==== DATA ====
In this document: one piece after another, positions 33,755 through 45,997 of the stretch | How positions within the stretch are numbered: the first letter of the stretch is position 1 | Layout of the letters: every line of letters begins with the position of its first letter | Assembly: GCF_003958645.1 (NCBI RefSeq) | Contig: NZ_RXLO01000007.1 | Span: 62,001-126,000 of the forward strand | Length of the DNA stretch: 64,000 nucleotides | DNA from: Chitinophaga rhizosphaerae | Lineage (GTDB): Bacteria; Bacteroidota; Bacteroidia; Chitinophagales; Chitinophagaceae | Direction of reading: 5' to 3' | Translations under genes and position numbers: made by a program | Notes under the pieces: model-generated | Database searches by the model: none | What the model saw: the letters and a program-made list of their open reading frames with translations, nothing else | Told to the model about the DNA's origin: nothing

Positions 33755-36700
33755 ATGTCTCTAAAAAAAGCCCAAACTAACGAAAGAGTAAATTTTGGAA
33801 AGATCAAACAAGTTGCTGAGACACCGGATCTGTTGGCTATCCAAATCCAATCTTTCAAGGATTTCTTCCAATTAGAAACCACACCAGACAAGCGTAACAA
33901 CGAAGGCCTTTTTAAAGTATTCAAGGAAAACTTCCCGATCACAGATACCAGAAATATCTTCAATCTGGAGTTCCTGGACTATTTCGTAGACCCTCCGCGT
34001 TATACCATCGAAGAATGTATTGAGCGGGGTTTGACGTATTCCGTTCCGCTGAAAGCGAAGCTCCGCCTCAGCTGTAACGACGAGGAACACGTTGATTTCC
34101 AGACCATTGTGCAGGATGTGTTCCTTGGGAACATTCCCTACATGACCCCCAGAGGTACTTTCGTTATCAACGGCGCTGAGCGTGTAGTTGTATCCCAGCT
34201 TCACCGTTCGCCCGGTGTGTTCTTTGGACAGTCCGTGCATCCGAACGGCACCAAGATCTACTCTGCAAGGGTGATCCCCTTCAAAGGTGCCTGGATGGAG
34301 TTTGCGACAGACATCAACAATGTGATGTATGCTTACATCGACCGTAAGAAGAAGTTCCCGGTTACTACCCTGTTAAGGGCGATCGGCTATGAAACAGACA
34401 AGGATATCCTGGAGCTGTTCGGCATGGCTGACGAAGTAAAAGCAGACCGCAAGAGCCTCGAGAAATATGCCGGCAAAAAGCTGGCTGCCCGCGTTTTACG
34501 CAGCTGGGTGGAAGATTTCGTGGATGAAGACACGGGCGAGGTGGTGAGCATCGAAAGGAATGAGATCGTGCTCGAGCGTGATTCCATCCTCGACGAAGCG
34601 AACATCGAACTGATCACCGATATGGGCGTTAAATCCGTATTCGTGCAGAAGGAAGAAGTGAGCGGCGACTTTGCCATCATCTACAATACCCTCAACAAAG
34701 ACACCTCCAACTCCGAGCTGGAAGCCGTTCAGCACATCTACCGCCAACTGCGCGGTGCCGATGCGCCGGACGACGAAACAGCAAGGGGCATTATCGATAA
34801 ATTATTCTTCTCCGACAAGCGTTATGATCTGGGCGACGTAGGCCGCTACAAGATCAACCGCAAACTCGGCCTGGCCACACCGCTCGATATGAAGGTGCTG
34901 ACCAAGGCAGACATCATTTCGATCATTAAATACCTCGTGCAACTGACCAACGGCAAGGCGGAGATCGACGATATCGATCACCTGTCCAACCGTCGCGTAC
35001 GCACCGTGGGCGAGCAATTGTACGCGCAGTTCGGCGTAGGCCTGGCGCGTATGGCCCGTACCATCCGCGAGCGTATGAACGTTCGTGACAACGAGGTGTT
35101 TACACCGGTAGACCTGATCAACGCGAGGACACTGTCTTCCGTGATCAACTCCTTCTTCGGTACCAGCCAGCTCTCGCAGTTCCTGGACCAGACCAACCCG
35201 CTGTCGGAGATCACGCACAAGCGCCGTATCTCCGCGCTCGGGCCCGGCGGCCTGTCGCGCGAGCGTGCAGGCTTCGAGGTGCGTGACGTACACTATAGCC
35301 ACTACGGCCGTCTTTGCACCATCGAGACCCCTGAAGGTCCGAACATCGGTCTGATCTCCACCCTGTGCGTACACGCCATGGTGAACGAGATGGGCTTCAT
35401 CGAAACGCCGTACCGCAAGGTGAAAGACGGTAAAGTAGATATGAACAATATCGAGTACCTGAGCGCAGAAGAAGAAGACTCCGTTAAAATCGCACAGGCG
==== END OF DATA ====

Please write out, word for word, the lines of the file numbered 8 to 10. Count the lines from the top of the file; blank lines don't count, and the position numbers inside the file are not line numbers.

34201 TCACCGTTCGCCCGGTGTGTTCTTTGGACAGTCCGTGCATCCGAACGGCACCAAGATCTACTCTGCAAGGGTGATCCCCTTCAAAGGTGCCTGGATGGAG
34301 TTTGCGACAGACATCAACAATGTGATGTATGCTTACATCGACCGTAAGAAGAAGTTCCCGGTTACTACCCTGTTAAGGGCGATCGGCTATGAAACAGACA
34401 AGGATATCCTGGAGCTGTTCGGCATGGCTGACGAAGTAAAAGCAGACCGCAAGAGCCTCGAGAAATATGCCGGCAAAAAGCTGGCTGCCCGCGTTTTACG